Friday, March 28, 2014

Sewing Notes: Hemming

Standard Sewing Instructions:  Hang any skirt with a bias hem out overnight (at least) or 24 hours (better) so that the fabric falls the way it's going to end up falling before you hem it - that way you don't end up with an uneven hem.

Why do you do this?  Because after 36 hours, this is what your hemline looks like on any loosely-woven or fine or sheer or true-bias-cut fabric.  This was evened up with scissors before I hung it.


My method for hemming really long skirts:

1) I stand in the hallway in front of the only full-length mirror in my house, sticking pins in and checking for evenness.
2) I take it out to the ironing board and true that up a bit - when you get it out there, you can see any lumps and bumps in your arc.  Iron it, pin it.
3)  New last night - I run a 3/8" hem from the folded edge, at the longest stitch length, then check to see if it's straight
4)  Trim excess fabric, fold up the hem, and sew.

It made a nice even hem and was much less heartache.  I used a basting stitch to run that first trial, just in case - but it worked.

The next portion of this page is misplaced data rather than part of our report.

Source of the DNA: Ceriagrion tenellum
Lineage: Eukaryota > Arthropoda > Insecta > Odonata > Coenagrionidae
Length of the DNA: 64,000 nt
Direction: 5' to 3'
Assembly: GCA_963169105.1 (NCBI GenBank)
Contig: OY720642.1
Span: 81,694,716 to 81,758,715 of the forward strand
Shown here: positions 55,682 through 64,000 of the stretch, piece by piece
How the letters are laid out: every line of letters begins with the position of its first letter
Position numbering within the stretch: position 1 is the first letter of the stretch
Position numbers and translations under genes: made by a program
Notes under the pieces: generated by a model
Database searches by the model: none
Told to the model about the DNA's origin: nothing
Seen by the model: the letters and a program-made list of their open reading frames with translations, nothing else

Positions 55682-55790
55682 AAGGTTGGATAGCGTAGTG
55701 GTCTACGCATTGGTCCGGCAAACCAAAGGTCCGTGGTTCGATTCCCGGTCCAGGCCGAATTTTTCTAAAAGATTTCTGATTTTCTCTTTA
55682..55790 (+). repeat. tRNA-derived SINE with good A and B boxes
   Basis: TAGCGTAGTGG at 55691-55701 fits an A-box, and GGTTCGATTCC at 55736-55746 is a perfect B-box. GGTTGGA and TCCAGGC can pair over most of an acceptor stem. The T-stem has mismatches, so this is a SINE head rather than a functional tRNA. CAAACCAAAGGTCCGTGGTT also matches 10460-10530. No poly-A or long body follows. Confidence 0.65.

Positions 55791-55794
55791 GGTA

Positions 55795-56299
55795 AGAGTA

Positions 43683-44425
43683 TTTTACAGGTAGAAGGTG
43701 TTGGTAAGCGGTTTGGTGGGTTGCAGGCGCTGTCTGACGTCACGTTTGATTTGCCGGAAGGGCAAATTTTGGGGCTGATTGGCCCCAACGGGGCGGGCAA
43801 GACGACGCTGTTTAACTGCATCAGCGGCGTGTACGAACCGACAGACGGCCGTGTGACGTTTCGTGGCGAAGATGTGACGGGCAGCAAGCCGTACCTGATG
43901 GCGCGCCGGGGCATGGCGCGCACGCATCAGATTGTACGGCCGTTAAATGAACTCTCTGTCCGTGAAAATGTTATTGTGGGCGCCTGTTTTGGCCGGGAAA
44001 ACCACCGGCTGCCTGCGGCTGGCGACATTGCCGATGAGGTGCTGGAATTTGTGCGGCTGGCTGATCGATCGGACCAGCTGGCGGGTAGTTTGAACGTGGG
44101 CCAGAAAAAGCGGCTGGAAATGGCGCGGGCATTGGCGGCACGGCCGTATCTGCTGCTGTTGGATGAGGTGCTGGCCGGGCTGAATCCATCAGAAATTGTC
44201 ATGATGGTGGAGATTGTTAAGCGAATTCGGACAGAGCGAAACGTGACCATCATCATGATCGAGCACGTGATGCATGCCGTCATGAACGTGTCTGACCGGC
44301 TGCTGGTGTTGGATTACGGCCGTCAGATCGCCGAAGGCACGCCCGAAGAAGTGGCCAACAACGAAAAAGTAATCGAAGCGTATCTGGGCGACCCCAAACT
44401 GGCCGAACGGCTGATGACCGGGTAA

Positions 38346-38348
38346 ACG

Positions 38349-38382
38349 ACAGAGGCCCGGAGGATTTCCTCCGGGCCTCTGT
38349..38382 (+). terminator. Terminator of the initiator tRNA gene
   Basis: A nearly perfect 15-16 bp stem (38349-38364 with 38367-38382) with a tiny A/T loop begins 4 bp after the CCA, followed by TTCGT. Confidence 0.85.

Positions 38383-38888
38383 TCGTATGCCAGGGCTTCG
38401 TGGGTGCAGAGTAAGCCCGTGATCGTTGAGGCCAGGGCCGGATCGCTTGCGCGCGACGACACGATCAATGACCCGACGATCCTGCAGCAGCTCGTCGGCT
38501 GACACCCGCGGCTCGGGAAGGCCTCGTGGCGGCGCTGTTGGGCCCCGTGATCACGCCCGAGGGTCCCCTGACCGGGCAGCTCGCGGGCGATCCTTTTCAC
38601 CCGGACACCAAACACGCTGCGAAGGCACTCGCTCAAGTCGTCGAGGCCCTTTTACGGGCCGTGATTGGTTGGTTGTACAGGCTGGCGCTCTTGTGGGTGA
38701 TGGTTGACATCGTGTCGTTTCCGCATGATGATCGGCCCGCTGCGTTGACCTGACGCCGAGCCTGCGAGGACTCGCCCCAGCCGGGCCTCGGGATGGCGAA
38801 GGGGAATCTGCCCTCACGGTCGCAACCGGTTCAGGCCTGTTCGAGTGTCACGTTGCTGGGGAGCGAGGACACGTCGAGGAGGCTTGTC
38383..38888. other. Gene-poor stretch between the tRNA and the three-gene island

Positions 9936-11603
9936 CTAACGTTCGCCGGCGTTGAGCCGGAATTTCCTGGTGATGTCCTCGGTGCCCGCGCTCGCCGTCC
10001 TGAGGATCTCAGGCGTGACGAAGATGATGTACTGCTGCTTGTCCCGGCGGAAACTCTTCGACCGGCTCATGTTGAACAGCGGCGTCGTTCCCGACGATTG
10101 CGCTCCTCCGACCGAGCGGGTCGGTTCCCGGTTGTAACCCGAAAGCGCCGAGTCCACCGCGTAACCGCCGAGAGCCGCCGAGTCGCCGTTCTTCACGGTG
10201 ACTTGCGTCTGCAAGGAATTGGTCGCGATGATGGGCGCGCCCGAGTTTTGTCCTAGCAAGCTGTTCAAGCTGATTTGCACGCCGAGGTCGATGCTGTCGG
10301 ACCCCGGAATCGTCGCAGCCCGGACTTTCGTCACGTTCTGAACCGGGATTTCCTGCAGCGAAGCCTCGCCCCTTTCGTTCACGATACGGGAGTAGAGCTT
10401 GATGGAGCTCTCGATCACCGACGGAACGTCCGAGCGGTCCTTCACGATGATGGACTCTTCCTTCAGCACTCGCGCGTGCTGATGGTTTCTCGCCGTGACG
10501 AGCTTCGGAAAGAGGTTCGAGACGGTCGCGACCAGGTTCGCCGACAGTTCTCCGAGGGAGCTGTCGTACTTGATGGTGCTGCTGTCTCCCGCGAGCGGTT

I did hem this by machine (!!) just because I'm forever putting my heel in my hand-hems and ripping them out.  Anyway linen likes topstitching and the blouse that goes with has some, so I figured we were good to go.

Only weird thing on this skirt is the hip seam wiggles.  I don't really know what's up with that - the zipper side is interfaced.  I might put in a stay-ribbon at the waist, see if it helps the hang.

Anyhow.  That's how I hem - and that's why you hang your skirts out overnight or more when dealing with certain fabrics/certain cuts.

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